Potential of Tourism Sector in Italy as a Means of Entrepreneurship and Growth for Italian Companies

Potential of Tourism Sector in Italy as a Means of Entrepreneurship and Growth for Italian Companies

Elisa Giacosa (University of Turin, Italy) and Guido Giovando (University of Turin, Italy)
DOI: 10.4018/978-1-4666-8216-0.ch006
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The objectives of this chapter are twofold. First, to verify whether the tourism sector may be considered a means of entrepreneurship and growth for Italian companies, and second, to identify the key drivers within the tourism consumption trend, as a consequence of changes in the environment. Italy is universally renowned for its strong vocation for tourism. The Italian tourism sector is one of the most important to the Italian economy, thanks to the richness of the country's resources. The market seems to be particularly susceptible to external pushes linked to the socio-demographic, cultural, political and economic context, which impact on to the tastes and desires of individuals. The chapter is structured as follows. The second section analyzes the theoretical background of the topic. The third section outlines the main focus of the chapter. The fourth section presents future research directions for this topic. Finally, the fifth section presents the conclusion of the study.
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Companies find their reason to exist in satisfying human needs, and indicating an awareness of a lack (Airoldi, Brunetti, & Coda, 2005). Human needs can be divided into two different categories (Giacosa, 2011) basic needs and secondary (or higher-level needs). The basic needs are characterized by the need to meet basic requirements such as eating or drinking while the secondary are characterized by the necessity to satisfy desires that are not basic, such as travel and using all the services connected to it. The secondary needs can be generated by wanting to belong to a specific social class, social needs (Montanari, 2003) or by the need, using language consisting of tangible and intangible elements, to achieve a social condition, communication needs (Cappati & Montanari, 1999).

Tourism is one of the major economic sectors which many countries depend on. For these reasons a series of studies have analysed this sector in general (Aiello, 1996; Buhalis, 1998; Santarelli, 1997; Sciarelli and Rossi, 2007; Tribe, 2011) and its development (Murphy, 2013). Some research has analyzed the companies that move into this sector (Cantino, 1994; Cercola, 1984; Dammacco 1992) and their transformation (Moroni 2008; Montanari, 2004). Particular attention has been paid to aspects related to the marketing of this sector (Holloway, 1994; Pencarelli, 2001; Ryglová, 2011; Sciarelli & Della Corte, 2003). The concept of brand image has been widely studied by researchers in the area of marketing (Kim & Kim, 2005; Sahin & Baloglu, 2011). A careful analysis has been made, in this sector, of a growing demand for higher quality service and on the change in and the evolution of customers (Chen & Chen 2010; Lee & Burns, 2004; Vajčnerová & Ryglová, 2013).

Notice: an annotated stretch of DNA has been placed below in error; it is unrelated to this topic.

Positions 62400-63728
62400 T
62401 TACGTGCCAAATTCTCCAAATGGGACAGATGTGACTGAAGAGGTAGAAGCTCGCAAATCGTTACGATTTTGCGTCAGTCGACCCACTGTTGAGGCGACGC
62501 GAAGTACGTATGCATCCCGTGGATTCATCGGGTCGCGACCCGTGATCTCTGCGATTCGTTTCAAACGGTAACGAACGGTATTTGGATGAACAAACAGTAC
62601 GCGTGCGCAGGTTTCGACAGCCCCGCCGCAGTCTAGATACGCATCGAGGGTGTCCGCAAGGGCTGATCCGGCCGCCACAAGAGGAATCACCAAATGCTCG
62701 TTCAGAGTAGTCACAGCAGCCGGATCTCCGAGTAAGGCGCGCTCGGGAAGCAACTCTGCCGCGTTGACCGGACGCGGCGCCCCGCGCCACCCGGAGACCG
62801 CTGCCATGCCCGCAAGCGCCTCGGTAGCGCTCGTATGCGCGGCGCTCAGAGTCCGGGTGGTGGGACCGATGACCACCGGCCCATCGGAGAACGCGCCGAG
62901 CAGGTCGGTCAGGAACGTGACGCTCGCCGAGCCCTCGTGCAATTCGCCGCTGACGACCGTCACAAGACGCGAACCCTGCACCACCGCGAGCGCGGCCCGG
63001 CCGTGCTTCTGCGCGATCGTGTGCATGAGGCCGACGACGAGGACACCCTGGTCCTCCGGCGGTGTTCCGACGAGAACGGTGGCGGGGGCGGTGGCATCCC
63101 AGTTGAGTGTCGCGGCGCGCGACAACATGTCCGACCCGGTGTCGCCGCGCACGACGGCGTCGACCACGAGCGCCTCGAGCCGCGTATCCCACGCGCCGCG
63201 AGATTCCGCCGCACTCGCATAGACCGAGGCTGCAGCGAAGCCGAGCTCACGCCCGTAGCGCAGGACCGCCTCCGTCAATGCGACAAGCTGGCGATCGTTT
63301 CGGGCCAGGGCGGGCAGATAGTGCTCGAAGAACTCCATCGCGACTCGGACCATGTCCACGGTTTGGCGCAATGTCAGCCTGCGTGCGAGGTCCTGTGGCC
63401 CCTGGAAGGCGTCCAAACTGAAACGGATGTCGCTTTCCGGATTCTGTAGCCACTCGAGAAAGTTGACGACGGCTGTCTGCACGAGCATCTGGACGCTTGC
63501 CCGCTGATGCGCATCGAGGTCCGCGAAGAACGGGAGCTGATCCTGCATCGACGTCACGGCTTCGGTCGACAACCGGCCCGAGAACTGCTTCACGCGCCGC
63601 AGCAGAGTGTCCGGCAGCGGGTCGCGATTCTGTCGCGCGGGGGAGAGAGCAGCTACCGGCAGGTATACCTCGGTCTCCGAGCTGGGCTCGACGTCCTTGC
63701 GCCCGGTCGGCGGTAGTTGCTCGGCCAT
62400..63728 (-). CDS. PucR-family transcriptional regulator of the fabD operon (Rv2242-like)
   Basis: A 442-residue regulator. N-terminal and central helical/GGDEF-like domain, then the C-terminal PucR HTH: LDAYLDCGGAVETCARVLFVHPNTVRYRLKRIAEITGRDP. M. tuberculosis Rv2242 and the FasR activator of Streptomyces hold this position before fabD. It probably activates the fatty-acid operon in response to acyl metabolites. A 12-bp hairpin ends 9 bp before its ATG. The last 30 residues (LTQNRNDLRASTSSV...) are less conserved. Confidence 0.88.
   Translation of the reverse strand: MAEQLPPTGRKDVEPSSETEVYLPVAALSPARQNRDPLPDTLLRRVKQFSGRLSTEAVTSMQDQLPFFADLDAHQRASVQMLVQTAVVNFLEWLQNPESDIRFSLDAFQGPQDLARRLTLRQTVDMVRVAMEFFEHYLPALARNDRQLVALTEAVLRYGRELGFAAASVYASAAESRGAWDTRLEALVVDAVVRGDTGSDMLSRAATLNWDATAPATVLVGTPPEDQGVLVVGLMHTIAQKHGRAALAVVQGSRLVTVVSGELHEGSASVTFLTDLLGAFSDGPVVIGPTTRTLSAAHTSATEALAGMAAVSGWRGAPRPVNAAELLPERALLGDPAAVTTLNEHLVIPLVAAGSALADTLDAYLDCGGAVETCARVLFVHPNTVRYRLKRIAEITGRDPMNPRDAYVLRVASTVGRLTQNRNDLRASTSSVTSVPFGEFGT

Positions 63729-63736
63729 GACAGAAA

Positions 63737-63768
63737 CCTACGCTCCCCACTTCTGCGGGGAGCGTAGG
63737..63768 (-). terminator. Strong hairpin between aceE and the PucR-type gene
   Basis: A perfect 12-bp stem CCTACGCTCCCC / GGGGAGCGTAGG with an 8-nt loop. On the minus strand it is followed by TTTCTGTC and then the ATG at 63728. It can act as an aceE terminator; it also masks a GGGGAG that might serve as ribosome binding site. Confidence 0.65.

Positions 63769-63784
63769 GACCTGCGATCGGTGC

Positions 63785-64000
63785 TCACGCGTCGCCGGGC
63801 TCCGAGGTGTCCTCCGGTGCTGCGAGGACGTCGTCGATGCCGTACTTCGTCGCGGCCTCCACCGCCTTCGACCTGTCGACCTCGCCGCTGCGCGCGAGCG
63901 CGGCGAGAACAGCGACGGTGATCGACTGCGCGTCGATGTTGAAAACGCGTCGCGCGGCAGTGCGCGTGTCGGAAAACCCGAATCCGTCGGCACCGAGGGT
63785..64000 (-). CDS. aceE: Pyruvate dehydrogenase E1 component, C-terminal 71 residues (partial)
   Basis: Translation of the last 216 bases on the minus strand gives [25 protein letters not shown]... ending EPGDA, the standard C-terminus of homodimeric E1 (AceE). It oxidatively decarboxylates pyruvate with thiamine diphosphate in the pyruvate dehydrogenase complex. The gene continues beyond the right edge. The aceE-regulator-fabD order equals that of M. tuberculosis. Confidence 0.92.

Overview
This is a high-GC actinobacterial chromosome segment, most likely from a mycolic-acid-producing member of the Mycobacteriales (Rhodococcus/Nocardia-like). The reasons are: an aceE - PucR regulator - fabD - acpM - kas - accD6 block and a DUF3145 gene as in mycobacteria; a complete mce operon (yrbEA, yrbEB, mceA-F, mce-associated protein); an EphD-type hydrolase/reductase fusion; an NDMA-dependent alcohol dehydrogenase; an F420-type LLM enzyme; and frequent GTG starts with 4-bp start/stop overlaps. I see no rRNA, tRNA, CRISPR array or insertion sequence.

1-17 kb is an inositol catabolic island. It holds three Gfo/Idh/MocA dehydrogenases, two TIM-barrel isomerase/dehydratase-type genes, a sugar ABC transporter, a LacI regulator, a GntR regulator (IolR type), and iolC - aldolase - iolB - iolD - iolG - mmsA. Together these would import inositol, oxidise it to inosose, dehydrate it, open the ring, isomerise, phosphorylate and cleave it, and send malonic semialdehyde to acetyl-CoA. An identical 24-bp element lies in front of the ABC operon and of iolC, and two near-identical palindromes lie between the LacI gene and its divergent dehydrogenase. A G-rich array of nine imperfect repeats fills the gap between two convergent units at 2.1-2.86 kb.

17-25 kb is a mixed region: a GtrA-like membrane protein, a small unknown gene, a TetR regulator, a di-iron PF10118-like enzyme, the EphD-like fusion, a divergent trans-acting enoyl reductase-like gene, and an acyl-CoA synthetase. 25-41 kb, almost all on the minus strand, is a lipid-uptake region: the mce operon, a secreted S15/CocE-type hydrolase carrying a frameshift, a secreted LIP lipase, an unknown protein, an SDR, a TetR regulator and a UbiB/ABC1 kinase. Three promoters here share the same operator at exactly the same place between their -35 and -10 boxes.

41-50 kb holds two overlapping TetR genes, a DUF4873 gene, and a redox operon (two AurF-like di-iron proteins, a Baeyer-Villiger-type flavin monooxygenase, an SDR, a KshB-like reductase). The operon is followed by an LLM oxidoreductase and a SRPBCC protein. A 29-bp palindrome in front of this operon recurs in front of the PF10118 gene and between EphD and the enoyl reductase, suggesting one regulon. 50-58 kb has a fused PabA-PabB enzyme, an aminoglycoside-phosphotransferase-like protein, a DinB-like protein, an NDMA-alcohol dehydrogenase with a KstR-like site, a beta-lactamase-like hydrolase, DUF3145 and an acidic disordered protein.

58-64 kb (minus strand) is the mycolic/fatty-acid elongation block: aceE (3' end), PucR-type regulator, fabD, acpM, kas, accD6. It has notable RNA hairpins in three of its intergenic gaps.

Key Terms in this Chapter

Economic Sub-System: Represented by the general economic system, which dictates the living standards within a community.

Cultural Sub-System: Influences the values and tastes of consumers, impacting on their choices in terms of consumption and also creating trends in tourism market.

Natural-Physical and Technological Sub-System: Represented by the natural factors and some factors developed by humans which impact on the tourism sector.

Company Environment: The context in which a company operates, which could be divided into a series of sub-systems that affect the company’s input–output logic and, as a consequence, have an impact on the consumption choices of individuals.

Tourism Sector: It belongs to the wider services macro-sector of “tourism, leisure and communication sector” and is made of several types of companies operating in the following activities: hospitality and catering; travel agencies; entertainment; publishing; telecommunications and IT services.

Company Sub-Systems: The parts into which the company environment could be divided. In order to ensure a detailed investigation, the company environment could be divided into the following sub-systems: natural-physical and technological; cultural and social; economic; political-legislative ones.

Political-Legislative Sub-System: Represented by the political regime and the legal and legislative environment, which impact on the legislative framework within which the companies operate.

Social Sub-System: Represented by the division of society into groups or classes, as well as the relations between these groups and the possibility of social mobility.

Human Needs: The needs manifested by each individual, which represent specific life necessities dictated by perceptions of aspects that are lacking. Such human needs are perceived according to the framework of a mental rating scale. According to this rating scale, these needs could be classify in different categories: primary needs, which are linked to the necessity to make use of goods that are essential in order to meet basic life conditions; secondary needs, which are represented by aspects that are not necessary in a strict sense.

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